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Yi-Zen Chu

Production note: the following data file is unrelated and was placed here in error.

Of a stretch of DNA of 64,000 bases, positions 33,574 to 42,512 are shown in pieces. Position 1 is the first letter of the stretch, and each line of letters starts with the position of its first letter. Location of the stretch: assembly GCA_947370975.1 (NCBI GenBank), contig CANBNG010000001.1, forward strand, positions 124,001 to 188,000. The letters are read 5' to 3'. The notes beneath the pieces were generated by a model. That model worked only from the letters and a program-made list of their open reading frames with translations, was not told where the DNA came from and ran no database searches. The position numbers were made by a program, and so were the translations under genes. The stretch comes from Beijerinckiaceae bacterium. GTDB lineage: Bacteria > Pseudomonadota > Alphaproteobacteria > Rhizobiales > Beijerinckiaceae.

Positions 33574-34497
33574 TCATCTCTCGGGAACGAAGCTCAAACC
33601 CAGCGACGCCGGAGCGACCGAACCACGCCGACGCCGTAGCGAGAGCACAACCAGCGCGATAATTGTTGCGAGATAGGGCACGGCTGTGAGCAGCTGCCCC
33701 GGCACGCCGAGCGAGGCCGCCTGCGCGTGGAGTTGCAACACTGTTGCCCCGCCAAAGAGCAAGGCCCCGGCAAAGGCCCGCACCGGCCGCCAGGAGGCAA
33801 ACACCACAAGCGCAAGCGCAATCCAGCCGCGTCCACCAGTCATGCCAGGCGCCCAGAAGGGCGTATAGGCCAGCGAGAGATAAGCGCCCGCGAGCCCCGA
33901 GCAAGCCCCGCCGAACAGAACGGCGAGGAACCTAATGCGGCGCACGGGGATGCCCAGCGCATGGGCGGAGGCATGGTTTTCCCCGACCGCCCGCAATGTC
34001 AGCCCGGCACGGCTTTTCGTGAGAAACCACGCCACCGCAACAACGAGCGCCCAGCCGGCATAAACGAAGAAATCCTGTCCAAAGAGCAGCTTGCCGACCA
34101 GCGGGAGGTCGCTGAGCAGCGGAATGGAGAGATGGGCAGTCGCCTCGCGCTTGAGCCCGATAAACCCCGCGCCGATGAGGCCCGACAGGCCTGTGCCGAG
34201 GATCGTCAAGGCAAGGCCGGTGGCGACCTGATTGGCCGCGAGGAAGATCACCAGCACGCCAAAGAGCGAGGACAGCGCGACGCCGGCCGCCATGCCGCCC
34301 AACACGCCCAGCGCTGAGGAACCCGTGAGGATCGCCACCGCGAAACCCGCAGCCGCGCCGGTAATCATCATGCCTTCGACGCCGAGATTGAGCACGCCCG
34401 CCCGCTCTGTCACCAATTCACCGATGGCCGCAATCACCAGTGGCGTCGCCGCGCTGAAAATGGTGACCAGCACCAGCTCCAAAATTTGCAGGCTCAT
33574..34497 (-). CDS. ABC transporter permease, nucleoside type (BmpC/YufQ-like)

I am a postdoctoral fellow in the high energy group and in the Center for Particle Cosmology.  I am interested in gravitational physics, cosmology, quantum and classical field theory, and particle physics.  I have worked on  the (weak field) n body problem in General Relativity using field theory based methods; this may be of increasing importance as we push our tests of gravity to ever higher levels of sensitivity. Currently I am looking at modifications to the n body gravitational dynamics arising from a class of scalar field theories known as Galileons. I am also actively trying to understand -- from first principles -- how light propagates over cosmological distances. This is crucial, in this data driven era of the discipline, to ensuring that we are interpreting cosmological observations accurately. In particular, light in the perturbed spatially flat FLRW universe we live in does not solely travel on null geodesics, but also travel at all speeds less than unity. To my knowledge, this latter "off-the-null-cone" piece of light has never been examined before in the literature. Other pursuits I am involved in include: (with Tanmay Vachaspati) the calculation of the rate of quantum scattering of cosmic microwave background photons and neutrinos off cosmic strings in motion, i.e. the cosmic 'gravitational Aharonov-Bohm effect'.